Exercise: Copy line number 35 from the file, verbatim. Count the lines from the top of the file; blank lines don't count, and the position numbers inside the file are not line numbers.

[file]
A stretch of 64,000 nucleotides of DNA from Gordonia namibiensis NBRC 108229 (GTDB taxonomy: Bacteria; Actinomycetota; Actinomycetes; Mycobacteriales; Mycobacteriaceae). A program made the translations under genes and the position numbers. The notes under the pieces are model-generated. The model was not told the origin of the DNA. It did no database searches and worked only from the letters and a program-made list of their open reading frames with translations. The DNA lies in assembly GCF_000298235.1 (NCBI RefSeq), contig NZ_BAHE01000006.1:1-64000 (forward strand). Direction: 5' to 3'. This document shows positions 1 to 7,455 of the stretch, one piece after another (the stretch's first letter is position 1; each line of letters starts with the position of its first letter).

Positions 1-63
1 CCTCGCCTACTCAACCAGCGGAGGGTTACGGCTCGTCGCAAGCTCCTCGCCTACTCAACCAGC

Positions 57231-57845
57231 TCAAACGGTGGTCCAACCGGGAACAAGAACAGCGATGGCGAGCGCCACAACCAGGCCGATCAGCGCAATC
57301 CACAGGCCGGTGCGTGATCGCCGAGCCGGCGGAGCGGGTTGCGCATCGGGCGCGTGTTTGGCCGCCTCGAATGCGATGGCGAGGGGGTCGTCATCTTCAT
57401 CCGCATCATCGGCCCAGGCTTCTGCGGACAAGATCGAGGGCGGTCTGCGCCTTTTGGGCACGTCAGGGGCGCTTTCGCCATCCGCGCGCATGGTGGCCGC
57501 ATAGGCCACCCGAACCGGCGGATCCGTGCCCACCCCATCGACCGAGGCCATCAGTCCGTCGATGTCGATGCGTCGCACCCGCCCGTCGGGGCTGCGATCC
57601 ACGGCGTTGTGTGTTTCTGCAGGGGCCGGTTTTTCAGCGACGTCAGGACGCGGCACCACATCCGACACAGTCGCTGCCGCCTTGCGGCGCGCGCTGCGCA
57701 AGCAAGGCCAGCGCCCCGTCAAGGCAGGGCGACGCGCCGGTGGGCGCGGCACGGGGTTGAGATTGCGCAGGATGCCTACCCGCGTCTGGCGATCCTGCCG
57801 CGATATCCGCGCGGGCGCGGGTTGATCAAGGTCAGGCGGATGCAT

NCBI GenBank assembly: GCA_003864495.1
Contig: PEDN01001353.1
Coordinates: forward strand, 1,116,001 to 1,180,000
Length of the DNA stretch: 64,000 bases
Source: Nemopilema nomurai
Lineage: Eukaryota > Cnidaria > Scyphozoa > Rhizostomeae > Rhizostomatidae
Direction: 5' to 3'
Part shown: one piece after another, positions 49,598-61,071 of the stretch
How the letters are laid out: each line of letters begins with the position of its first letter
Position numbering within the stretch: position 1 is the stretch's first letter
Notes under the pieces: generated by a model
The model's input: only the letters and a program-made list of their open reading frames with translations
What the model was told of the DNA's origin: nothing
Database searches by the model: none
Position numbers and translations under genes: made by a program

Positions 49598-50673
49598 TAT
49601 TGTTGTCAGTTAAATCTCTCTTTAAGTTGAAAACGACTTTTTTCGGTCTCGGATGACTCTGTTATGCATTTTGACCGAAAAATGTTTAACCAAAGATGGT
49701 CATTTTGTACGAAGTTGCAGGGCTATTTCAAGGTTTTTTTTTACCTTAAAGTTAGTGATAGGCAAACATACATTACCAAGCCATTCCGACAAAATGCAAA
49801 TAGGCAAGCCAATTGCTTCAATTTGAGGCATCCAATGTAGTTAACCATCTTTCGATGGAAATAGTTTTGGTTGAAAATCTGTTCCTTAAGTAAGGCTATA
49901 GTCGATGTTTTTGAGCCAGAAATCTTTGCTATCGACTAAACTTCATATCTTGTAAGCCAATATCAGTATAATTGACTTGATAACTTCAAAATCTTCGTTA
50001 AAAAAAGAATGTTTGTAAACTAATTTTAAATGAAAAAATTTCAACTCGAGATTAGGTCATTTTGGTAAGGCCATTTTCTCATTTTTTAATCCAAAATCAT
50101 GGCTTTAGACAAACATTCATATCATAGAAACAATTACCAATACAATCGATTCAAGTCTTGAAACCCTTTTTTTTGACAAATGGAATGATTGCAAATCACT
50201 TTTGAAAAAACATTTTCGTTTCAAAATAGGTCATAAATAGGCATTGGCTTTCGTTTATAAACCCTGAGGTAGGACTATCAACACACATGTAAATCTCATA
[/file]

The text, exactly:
50201 TTTGAAAAAACATTTTCGTTTCAAAATAGGTCATAAATAGGCATTGGCTTTCGTTTATAAACCCTGAGGTAGGACTATCAACACACATGTAAATCTCATA